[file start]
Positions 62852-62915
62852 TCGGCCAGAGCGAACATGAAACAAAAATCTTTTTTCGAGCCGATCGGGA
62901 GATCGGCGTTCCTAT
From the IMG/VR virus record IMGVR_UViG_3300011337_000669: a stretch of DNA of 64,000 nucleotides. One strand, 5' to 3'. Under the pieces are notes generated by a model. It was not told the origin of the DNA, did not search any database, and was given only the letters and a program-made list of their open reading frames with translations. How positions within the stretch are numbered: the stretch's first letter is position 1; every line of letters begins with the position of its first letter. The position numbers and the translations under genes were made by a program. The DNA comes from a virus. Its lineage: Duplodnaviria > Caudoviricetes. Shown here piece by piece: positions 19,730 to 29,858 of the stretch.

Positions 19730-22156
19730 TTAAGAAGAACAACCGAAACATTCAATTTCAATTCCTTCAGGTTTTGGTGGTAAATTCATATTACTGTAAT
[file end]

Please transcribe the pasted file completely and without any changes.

Positions 62852-62915
62852 TCGGCCAGAGCGAACATGAAACAAAAATCTTTTTTCGAGCCGATCGGGA
62901 GATCGGCGTTCCTAT
From the IMG/VR virus record IMGVR_UViG_3300011337_000669: a stretch of DNA of 64,000 nucleotides. One strand, 5' to 3'. Under the pieces are notes generated by a model. It was not told the origin of the DNA, did not search any database, and was given only the letters and a program-made list of their open reading frames with translations. How positions within the stretch are numbered: the stretch's first letter is position 1; every line of letters begins with the position of its first letter. The position numbers and the translations under genes were made by a program. The DNA comes from a virus. Its lineage: Duplodnaviria > Caudoviricetes. Shown here piece by piece: positions 19,730 to 29,858 of the stretch.

Positions 19730-22156
19730 TTAAGAAGAACAACCGAAACATTCAATTTCAATTCCTTCAGGTTTTGGTGGTAAATTCATATTACTGTAAT